Understanding net pay, relief at source and tax relief

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For employers only

You may have seen press coverage lately relating to an anomaly that currently exists between the net pay and relief at source methods of giving tax relief on pension contributions made by an individual. The issue highlighted particularly affects low earners and has become more prominent following the final set of auto-enrolment contribution increases in April 2019.

We’ll try to explain what the issue is in practical terms, but before we do that it’s worth explaining how net pay and relief at source both work.

Tax relief on pension contributions is given in the UK primarily to encourage pension saving. For personal contributions made by an individual there are different ways that tax relief is provided depending on the type of pension scheme or arrangement that contributions are being paid to.

The net pay method is commonly used for occupational pension schemes whereas relief at source is used for personal pension schemes.

Here’s a description of both:

Net pay – an employer deducts gross contributions from an employee’s gross pay before calculating income tax using Pay As You Earn (PAYE). In this way the employee should get tax relief immediately at their highest marginal rate.

Relief at source – personal contributions are paid net of basic rate tax. The pension provider claims the basic rate tax relief due from HMRC and applies it to the member’s personal pension arrangement. Where personal contributions are paid through salary, the net contribution is deducted from net pay after income tax is calculated. Anyone paying tax at higher than basic rate, can claim further tax relief from HMRC.

As you can see, the terminology can be confusing. For the net pay method, contributions are actually being deducted as a gross amount from gross pay before income tax is calculated. Conversely, for relief at source, contributions are being deducted as a net amount from net pay after income tax has been calculated.

The anomaly that currently exists relates to employees that don’t pay income tax as a result of their income being below the personal allowance (£12,500 for 2019/20).

It can be best explained using an example:

Assume you have two employees earning £12,000 in the 2019/20 tax year who work for different employers. One is a member of his employer’s occupational pension scheme whereas the other is a member of her employer’s personal pension scheme. Both are entitled to contributions of 8% of qualifying earnings (5% gross from each employee and 3% gross from each employer).

Firstly, let’s look at the pension contributions in 2019/20 for each employee:

  Net pay Relief at source
5% gross employee contribution 5% x (£12,000 - £6,136) = £293.20 per year 5% x (£12,000 - £6,136) = £293.20 per year*
3% gross employer contribution 3% x (£12,000 - £6,136) = £175.92 per year 3% x (£12,000 - £6,136) = £175.92 per year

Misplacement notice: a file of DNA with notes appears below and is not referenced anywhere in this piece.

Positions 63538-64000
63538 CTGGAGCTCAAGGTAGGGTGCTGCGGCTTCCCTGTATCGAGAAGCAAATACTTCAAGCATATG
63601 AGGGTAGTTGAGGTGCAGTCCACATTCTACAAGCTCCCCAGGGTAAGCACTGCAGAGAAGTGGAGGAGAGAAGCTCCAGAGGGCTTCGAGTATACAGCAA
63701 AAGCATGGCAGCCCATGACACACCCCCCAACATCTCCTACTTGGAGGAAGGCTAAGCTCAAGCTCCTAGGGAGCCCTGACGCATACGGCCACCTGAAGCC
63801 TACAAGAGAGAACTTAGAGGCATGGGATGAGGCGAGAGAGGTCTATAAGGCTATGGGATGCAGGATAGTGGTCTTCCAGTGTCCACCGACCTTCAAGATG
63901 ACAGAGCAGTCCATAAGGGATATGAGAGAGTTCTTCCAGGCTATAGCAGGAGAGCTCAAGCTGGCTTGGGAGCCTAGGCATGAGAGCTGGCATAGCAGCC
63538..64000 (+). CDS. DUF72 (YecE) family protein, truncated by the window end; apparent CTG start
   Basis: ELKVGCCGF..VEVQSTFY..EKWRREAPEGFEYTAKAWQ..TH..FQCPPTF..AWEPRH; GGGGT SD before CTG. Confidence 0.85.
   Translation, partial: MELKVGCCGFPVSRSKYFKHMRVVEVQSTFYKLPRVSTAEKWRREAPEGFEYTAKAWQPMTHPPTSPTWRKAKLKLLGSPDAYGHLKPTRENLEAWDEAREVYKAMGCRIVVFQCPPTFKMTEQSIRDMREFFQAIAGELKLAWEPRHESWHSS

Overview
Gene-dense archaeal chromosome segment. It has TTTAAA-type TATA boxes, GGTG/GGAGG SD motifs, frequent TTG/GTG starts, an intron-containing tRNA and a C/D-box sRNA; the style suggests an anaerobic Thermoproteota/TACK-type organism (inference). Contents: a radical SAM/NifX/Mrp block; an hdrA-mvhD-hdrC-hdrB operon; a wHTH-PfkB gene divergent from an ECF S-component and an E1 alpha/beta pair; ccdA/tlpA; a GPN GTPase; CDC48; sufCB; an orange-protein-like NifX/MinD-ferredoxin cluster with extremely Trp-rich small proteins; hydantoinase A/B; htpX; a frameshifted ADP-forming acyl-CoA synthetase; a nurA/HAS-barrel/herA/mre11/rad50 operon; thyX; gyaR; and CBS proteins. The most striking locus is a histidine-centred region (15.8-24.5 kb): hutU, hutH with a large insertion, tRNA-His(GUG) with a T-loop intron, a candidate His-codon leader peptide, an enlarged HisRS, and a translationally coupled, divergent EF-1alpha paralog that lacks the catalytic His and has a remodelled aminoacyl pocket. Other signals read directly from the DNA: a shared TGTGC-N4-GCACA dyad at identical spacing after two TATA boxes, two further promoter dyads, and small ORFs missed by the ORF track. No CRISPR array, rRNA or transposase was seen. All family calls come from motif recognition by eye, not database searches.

*The 5% net employee contribution is £234.56 per year but will become £293.20 per year when invested in the personal pension with the addition of 20% tax relief.

Now, let’s look at their tax position:

  Net pay   Relief at source
Gross pay £12,000 Gross pay £12,000
Less 5% gross employee contribution £293.20 Income tax £0*
Income tax £0* Less 5% net employee contribution £234.56
Take-home pay £11,706.80 Take-home pay £11,765.44

*As gross pay is less than the personal allowance of £12,500 for 2019/20, there’s no income tax due.

So, although the gross pension contributions made under net pay and relief at source are the same, the employee in the personal pension scheme is better off by £58.64 as they are benefiting from 20% tax relief on their personal contributions.

This example highlights that an employee will only get tax relief on their own personal contributions under net pay when they pay income tax on their earnings. To illustrate that point, we’ll look at two employees who will have earnings in 2019/20 of £15,000.

Their pension contributions in 2019/20 would be:

  Net pay Relief at source
5% gross employee contribution 5% x (£15,000 - £6,136) = £443.20 per year 5% x (£15,000 - £6,136) = £443.20 per year*
3% gross employer contribution 3% x (£15,000 - £6,136) = £265.92 per year 3% x (£15,000 - £6,136) = £265.92 per year

*The 5% net employee contribution is £354.56 per year but will become £443.20 per year when invested in the personal pension with the addition of 20% tax relief.

Their tax position would be:

  Net pay   Relief at source
Gross pay £15,000 Gross pay £15,000
Less 5% gross employee contribution £443.20 Income tax (£15,000 - £12,500) x 20% = £500
Income tax (£14,556.80 - £12,500 x 20% = £411.36 Less 5% net employee contribution £354.56
Take-home pay £14,145.44 Take-home pay £14,145.44

You can see in this example that both the net pay and relief at source methods produce the same results - take-home pay is the same and the gross pension contributions are the same under both methods.

Summary

As it stands, the Government is very much aware of this issue but has not yet produced any proposals to help identify a solution.

Although the difference in one year could be a relatively small amount (£58.64 in take-home pay in the 2019/20 tax year for an employee earning £12,000), when you factor in this happening in other tax years there could end up being a notable disparity between those making personal contributions through the net pay method as opposed to relief at source.

The information in this article is based on our understanding of current, taxation law and HMRC practice, which may change.